Richardson is an excellent player, as Bucks fans saw last weekend in a game the Bobcats nearly stole from the Bucks at home. At 28, Richardson is a year younger than Redd, is more athletic and an all-round better player as far as rebounds, assists and steals. He’s shot the ball better than Redd in the last couple of years as well. (That list of basketball things in Richardson’s favor has been getting longer). Yet neither player is a Raja Bell type defender, and, yes, there was a time when Redd was the more highly valued player.
There is one facet of Redd’s game that still has a higher value than Richardson’s: His contract. Redd is paid about $3.5 million more per year than the Suns new guard. Richardson has 3 years and $40 million left on his contract; the Bucks are on the hook to pay Redd $51 million over the next three years.
My conclusion here has to be that $11 million is plenty of incentive to call Charlotte instead of Milwaukee when looking for a shooting guard.
Other players: Rookie point guard Sean Singletary also went to Charlotte, while the Suns got small forward Jared Dudley and a 2010 second-round draft pick.
Nash dismayed by trade: The trade of his best pal, Raja Bell, caught Suns All-Pro point guard Steve Nash off guard, too. In an Arizona Republic story, Nash talks about being “emotionally drained” by the trade and worries about whether the Suns will “blow up” the team after this season.
Bucks flounder in the 4th: There were times last night when Don Nelson’s Golden State Warriors ran circles around the Bucks. There were times the Bucks tightened the defense, hit some shots and clawed back into the game the Eastern Conference way – with toughness. Andrew Bogut and Charlie Villanueva had gained control of the paint for the Bucks with some good interior defense, and it looked as though the Bucks were poised for a road win against one of the NBA’s laziest defensive teams. At the end of the 3rd Quarter, it was an 82-81 game, Warriors in the lead.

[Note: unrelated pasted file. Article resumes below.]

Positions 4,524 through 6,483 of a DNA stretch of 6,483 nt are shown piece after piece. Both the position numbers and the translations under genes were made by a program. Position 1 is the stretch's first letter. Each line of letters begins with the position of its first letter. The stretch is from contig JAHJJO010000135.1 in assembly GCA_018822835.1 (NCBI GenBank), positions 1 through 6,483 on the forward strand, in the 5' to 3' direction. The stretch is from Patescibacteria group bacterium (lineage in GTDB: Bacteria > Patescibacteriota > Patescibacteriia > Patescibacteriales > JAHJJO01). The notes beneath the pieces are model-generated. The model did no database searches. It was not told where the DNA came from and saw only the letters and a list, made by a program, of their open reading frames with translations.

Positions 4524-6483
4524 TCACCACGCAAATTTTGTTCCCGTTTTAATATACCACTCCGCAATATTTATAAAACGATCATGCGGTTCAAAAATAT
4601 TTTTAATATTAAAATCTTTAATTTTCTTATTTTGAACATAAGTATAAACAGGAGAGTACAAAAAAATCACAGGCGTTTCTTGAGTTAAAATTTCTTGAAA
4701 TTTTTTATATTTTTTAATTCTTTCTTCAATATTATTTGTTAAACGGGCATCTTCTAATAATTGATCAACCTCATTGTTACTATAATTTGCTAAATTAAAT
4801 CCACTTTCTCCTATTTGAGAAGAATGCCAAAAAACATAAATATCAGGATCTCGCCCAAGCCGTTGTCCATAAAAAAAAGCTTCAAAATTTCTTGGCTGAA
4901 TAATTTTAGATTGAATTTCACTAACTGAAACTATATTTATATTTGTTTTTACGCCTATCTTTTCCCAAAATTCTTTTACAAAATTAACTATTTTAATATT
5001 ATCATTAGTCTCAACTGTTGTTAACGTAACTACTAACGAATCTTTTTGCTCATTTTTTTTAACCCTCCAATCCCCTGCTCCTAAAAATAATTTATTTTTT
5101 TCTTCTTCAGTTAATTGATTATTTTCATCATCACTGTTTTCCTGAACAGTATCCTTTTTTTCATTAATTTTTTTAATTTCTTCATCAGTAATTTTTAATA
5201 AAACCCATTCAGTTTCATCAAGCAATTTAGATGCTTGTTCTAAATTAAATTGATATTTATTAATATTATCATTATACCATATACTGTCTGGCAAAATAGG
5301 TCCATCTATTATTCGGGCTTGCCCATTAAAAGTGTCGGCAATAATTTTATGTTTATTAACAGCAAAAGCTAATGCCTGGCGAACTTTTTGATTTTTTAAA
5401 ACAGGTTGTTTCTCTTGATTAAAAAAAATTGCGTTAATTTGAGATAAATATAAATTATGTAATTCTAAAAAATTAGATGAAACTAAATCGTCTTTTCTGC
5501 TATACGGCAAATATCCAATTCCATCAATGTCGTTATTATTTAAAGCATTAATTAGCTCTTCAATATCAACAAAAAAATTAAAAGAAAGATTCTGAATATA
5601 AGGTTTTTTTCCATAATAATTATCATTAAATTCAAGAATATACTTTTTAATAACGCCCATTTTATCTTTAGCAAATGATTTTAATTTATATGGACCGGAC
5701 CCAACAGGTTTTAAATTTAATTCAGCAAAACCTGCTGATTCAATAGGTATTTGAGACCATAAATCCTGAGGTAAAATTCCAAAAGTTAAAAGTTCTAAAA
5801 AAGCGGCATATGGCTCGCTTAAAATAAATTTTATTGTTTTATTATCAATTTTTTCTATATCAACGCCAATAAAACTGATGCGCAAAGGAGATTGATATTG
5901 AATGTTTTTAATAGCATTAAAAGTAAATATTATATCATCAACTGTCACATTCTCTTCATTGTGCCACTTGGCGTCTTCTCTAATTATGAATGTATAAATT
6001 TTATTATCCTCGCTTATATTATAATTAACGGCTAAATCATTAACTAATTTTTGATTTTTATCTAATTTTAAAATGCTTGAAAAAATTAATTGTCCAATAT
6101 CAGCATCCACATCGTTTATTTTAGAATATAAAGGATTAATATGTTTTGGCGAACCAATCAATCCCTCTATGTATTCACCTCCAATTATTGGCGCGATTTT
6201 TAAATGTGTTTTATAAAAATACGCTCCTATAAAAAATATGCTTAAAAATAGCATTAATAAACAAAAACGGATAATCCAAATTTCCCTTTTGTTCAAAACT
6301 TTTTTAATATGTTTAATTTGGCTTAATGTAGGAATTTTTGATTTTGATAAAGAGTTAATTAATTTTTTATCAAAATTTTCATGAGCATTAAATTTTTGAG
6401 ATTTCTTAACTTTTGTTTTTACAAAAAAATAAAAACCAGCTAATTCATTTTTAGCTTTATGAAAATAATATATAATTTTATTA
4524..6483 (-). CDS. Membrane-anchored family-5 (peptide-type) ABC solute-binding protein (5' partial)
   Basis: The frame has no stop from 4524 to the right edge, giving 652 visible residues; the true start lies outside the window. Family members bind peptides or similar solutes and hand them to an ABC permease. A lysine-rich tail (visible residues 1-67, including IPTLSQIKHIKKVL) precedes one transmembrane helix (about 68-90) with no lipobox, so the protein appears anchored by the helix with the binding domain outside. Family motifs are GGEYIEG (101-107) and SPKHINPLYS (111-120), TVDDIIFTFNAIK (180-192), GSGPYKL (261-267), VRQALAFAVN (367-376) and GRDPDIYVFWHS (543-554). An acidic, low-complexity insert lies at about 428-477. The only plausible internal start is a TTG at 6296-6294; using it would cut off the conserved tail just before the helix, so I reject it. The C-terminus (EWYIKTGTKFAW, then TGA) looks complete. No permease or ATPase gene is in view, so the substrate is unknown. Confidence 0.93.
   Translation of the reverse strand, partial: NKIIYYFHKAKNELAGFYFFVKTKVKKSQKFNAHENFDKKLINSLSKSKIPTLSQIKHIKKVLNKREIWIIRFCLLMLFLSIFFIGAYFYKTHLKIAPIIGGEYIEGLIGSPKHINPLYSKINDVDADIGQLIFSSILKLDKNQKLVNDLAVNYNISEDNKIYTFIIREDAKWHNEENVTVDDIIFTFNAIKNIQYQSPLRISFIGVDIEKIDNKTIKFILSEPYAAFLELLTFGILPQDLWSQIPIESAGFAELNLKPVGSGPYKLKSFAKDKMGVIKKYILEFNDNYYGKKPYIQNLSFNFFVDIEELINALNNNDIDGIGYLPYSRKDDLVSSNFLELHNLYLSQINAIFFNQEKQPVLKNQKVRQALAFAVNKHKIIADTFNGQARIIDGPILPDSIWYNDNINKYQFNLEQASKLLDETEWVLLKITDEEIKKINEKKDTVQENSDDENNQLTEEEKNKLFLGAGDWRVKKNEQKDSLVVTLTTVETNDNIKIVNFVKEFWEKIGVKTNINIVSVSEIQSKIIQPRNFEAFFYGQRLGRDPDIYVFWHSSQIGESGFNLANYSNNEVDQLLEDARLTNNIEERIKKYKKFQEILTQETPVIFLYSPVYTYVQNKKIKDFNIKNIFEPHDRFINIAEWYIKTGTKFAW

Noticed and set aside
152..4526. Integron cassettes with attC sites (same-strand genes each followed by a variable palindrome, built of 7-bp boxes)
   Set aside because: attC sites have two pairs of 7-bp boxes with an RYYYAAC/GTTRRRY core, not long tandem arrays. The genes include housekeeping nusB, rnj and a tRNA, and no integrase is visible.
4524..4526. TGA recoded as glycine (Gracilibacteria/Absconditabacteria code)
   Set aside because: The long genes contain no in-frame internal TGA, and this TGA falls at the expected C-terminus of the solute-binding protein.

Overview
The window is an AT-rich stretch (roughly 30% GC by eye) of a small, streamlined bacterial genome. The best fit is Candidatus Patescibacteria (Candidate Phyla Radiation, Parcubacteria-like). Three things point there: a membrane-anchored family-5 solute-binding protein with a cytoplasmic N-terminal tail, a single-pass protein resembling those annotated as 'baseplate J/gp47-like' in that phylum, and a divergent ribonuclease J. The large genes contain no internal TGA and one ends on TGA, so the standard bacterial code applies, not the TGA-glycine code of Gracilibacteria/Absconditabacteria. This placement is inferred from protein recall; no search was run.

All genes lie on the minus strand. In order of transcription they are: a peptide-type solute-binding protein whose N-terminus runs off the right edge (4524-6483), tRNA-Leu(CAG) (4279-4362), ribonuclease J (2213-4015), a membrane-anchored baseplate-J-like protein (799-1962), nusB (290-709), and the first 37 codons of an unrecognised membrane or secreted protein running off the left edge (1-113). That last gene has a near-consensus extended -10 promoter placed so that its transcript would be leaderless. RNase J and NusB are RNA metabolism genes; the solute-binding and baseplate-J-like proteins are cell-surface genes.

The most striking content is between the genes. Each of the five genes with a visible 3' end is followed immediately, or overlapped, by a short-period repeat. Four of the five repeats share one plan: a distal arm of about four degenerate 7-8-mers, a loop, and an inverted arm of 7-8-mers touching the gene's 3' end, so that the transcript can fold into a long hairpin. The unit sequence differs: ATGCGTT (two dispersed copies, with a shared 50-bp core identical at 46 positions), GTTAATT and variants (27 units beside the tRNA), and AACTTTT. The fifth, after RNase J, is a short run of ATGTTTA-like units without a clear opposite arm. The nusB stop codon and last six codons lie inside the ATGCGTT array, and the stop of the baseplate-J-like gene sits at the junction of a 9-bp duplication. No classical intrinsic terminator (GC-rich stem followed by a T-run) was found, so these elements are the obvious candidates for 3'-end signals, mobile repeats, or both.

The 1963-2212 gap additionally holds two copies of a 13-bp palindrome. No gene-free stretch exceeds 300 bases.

In the 4th quarter, the Bucks forgot everything they did to make it a game and were, for the second night in a row, suckered into a run-and-gun shootout they couldn’t hope to win. The Warriors ran the Bucks out of the building 37-15 in the 4th for a 119-96 final score.
It all happened when the centers, Andrew Bogut and Andris Biedrins went to the bench. By the time Skiles put Bogut back into the game it was far too late. Nellie didn’t bother putting Biedrins back into the game, as though he knew it was over once the Warriors got rolling. He was right. Skiles resorted to veteran bench point guard Tyronn Lue to restore a sense of order for the Bucks (didn’t work). Michael Redd, working well with Bogut in the 3rd, had one of his best games of the year going … until the 4th. Skiles had this to say:
“We don’t yet get how hard you have to play and how focused you have to be for a period of time to win an NBA game. This is a good group of guys, and we just have to learn that toughness.”
Bucks were also playing their third game in four nights and looked the worse for wear and tear. It wears me out just writing about the Bucks early schedule but I think I’ve just used the last “Bucks nightmare schedule” card I had by the laptop. The entire stack is gone, and my sources at the Spalding company say that they are not printing any more this season.
Next post: Schedule excuse expires.